English Tests

Reporter: Georgia Main

It is no ordinary test -- for 1.5 million migrants every year it holds the key to their future.

The English test known as IELTS -- the International English Language Testing System -- is the final hurdle for migrants desperate to become permanent residents or study in Australia.

Based on a score between zero and 9, most universities and workplaces require at least a 7.

A teacher for almost two decades, Dr Kevin Donnelly is now one of the country's leading commentators on education. "If you don't have that English language ability, then you'll be failing at university and everybody suffers", Dr. Donnelly said.

So just how difficult is the test? We found six Australians who have lived in the country all their lives, to sit a practice IELTS test. Scoring listening, reading, comprehension and writing, Dr. Donnelly will assess their results.

"A lot of rigour goes into the construction of each IELTS test. Quite often it can take up to three years of questions proposed and rejected after substantial field testing", said John Belleville from IDP Education.

It's no surprise the test is a huge money earner, costing $300 each time it's sat and John says the test is used in more than 130 countries. "We can certainly understand the frustration people feel. It's a high stakes test, the outcomes can be quite life changing for people", John added.

Fairly confident going into the test, how do our students feel now?

"Parts of it I thought were a bit difficult", said James.

While Luzinda said, "I think the reading comprehension was a bit intense and definitely harder than I thought. I to read through it a few times".

As Dr Donnelly gets out his red pen, we'll find out how they went shortly.

For the real test takers, the stakes are so high many migrants are paying up to $250 a week for a course which teaches you how to pass the IELTS Test.

Lianne McMillan is from Performance English and says, "If you're looking at going to a TAFE college for example you might be looking at a 5.5; if uni 6 or 6.5; if you're looking at nursing you're looking at a 7".

Leanne says many of her students sign up after failing the test on their own. "Recently, probably seven times somebody's sat and hasn't passed", she added.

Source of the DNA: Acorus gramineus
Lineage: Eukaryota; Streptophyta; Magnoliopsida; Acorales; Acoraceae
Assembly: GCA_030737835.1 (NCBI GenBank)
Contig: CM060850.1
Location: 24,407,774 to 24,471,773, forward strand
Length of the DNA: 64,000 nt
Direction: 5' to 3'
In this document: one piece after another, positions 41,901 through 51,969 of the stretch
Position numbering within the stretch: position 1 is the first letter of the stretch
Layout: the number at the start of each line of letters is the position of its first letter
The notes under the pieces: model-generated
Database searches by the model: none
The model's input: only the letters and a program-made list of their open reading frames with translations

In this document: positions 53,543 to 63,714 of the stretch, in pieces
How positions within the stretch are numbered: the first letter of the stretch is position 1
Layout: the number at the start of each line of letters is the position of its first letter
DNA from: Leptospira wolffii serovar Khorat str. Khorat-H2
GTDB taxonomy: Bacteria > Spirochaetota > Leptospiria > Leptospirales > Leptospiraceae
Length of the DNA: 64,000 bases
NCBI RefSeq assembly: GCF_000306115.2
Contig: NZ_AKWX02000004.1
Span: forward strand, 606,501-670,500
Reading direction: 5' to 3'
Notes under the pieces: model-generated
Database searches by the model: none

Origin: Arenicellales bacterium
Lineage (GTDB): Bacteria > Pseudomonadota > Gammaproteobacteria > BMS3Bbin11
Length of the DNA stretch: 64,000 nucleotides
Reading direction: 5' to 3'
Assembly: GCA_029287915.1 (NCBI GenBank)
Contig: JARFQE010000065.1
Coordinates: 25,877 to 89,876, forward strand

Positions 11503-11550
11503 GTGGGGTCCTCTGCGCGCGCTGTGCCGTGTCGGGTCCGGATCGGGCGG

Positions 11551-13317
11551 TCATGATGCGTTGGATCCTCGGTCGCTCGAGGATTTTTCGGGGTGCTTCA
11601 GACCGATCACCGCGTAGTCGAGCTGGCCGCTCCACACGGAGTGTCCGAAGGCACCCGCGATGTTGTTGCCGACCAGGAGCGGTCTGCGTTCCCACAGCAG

Like Indian born Miklesh who is in week two of study after sitting the IELTS twice before. "I want to study then look for a job in IT. For me the hardest part is obviously writing", Miklesh said.

The last time we met Chanaka Pereira, the Sri Lankan student and father of two, faced deportation after failing the IELTS test six times, despite blitzing a degree in Commerce from the University of Flinders.

Until he finds work, Chanaka has had to send his two daughters back to Sri Lanka.

Migration Agent Mike Glasbrook believes the test is not only complicated but highly subjective. "You think you've done alright and then you find out you failed. It may be that the assessor didn't like the way you answered the question or style of writing that was used", he said.

"There's no point having a simple test that anybody could pass and then walk away and forget about it. I wish we could get rid of this idea that you can actually go and sit your drivers licence in this country in your native language. Where else on earth would do that?" said radio commentator, Steve Price.

People should get perhaps three chances to pass it, don't make money out of it, don't charge people. If you want people to engage then you make it difficult and that's what a cost makes it", he added.

And here are our students results -- everyone passed. Abe's result was 79%; Luzinda did well 64%; Joan was top of the class with 94%; James 76%, Nathan scored the same a Julia 79%

Based on the sample test, our students results translate to IELTS scores between 6.5 and 8. "I think you'd expect that given English is their first language. The essay, they had to write 200 words in 20 minutes, a letter to a manager of a railway station or transport company, they found that difficult", Kevin said.

Were our test takers surprised at the results or were they as expected? "I vote too hard. It's definitely too hard for migrants who don't have English as their first language, but for students who want to be educated here, they really do need to have some comprehension", Abe said.

Joan said, "For migrants it's ridiculous. For students it's not unreasonable. I don't want my kids to have their education dumbed down because the standard is lower".

As for Chanaka, he's now preparing to take the IELTS test for the seventh time.

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